As a small boy growing up in Bluff, I often wandered off alone and found myself climbing upward. The jumble of rock and rubble piled at the base of the towering cliffs frequently called out to me, and I would scramble up the difficult grade, through the boulders and into the zone between slick rock and slag. Backing into the shaded depression, I would gaze upon the happenings of our fair town.
Double Rainbow over Bluff, Utah.
Some of my earliest memories are drawn from that vantage point. I am old enough to recall dilapidated round-fendered pick-up trucks rolling into town packed with vibrant Navajo families dressed in colorful swatches of satin, velveteen and denim. The back of the vehicle would be stocked to the gunwales with sheep, dogs or bright-eyed, smiling children. Coming to town was a much anticipated event in those days. The Navajo people seemed to have a knack for keeping those old work horses running; they were amazing mechanics. Bailing wire could be counted on to bind everything from axles to valve covers.
The K and C store was a hot spot of activity. Keith and Curtis Jones ran an early example of a convenience store/trading post that drew the locals for all of their grocery and trade good needs. Livestock, pinion nuts, propane, gasoline, white gas, Spam, Vienna Sausages, huge saltine crackers, canned peaches and red pop were just a few of the staples. If there was a demand for it on or near the Reservation, you could find it at K and C.
From where I sat, I could see Bob Howell patiently working his garden. It seemed a never-ending effort to keep the weeds at bay and the soil from locking up. Traces of alkali were clearly visible, even from that height and distance. I could see my sisters Susan and Cindy playing around the clothesline as our mother hung the wash. Five children and a hard-working man kept her busy washing and cleaning up after her brood. Mom always kept a clean house; hot, fresh food on the table. She persistently attempted to keep the red dirt out of her children's clothes and off of their deeply tanned hides.
My brothers, Craig and Steve, were forever getting into trouble and, because of their highly mobile nature, could only effectively be tracked from above. Craig was big and strong, the local "Conan the Barbarian". Steve and I depended on Craig to regularly save us from harm or misfortune.
Once a month, the traveling Catholic priest would make his rounds. It was extremely entertaining to watch as Mom scampered about town locating her wayward children in an attempt at indoctrination. The priest finally gave up, Mom never did.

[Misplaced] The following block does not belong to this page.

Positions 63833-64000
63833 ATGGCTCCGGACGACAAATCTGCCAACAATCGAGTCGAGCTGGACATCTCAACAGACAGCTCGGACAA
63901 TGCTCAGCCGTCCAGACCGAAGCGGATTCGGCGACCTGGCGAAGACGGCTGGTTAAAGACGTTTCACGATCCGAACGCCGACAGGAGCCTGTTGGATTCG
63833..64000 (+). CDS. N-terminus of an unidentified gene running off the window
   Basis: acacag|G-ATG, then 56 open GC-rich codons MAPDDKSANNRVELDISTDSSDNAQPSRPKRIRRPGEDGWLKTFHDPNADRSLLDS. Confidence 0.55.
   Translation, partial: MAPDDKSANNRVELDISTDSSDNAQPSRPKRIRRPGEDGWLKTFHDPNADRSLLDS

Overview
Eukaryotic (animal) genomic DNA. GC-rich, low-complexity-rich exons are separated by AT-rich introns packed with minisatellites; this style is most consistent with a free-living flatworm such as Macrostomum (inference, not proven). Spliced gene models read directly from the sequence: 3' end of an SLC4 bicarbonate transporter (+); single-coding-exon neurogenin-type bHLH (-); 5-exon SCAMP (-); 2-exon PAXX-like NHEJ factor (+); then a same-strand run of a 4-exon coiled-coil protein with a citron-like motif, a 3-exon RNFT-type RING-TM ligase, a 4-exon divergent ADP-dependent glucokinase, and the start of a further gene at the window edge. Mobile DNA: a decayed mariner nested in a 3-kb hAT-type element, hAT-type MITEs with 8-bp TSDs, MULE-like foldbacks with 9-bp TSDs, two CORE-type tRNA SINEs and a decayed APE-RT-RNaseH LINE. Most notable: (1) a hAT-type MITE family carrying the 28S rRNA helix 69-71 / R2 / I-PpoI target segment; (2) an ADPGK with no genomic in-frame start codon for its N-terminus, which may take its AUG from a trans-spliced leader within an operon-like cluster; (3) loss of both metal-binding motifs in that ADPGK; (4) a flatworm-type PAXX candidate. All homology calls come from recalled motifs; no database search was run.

I recall heat waves dancing upon the pavement as the rare tourist made his or her way through the S-turns of town. Many would slow down as the unshaven and reckless Bobby Goforth; in his black cowboy hat, blue jeans and boots, waved them on through with his realistic looking set of cap pistols and authentic leather holsters. Bobby would scowl, spit Skoal into the dust and "move-em-out". Gene and Mary Foushee attempted damage control by calming their fears, inviting them to stay the night at the quietly comfortable and quirky Recapture Lodge. After a good night sleep, a tour of Monument Valley might even be in order.
In the cool of the evening, like James Dean, Billy Huber could often be found touring the town on his motorcycle. If we were extremely fortunate, his very attractive sister, Barbara, would be with him. To this day, the distinctive sound of a motorbike reverberating off of the cliffs brings back fond memories of a dark haired beauty roaring by at breakneck speed. Unfortunately, dear sweet Barbara was less than interested in younger men. Their parents, Bill and Gladys, owned the Silver Dollar Bar on the west side of town. Bill often opened the door after sundown in order to ease the strain on his over-worked air conditioners, which allowed a clear and entertaining view into the joint. Temptuous strains of animated laughter, cigarette smoke and the sharp "clack" of pool balls colliding drifted out onto the cooled night air.
I remember Father Pontias of Saint Christopher's Episcopal Mission could often be tracked about the village on service oriented visits. His three young blond-haired daughters might also be seen following closely behind. One of the girls remains in Bluff to this day; a lonely, but fondly remembered resident of the Mission cemetery. She became an all too early victim of the ravages of cancer.
On a lighter note, our local constable, Rusty Musselman, backed up by his wife Lillie, watched over the local population and kept a sharp eye out for young troublemakers in the making. Rusty's jaunty character, distinctive laugh and Lillie's brilliant smile are fondly remembered by those of us who knew them well.
I once saw an episode of Star Trek where the crew of the USS Enterprise rescued a team of ethnologists from a cliff face overlooking a primitive community. The forcefield they hid behind had partially collapsed and the scientists become visible to the residents below; a shocking development indeed. Because of the time I spent in the rocks, overlooking and participating in this community, I believe it would have been, and probably would still be, an extremely fascinating case study. And who knows, if you believe in extraterrestrial beings, maybe we are being watched right here and now. I wonder if they might like warm, canned peaches and cold red pop.
With Warm Regards,
Barry, Steve and the Team.
Copyright 2009 Twin Rocks Trading Post.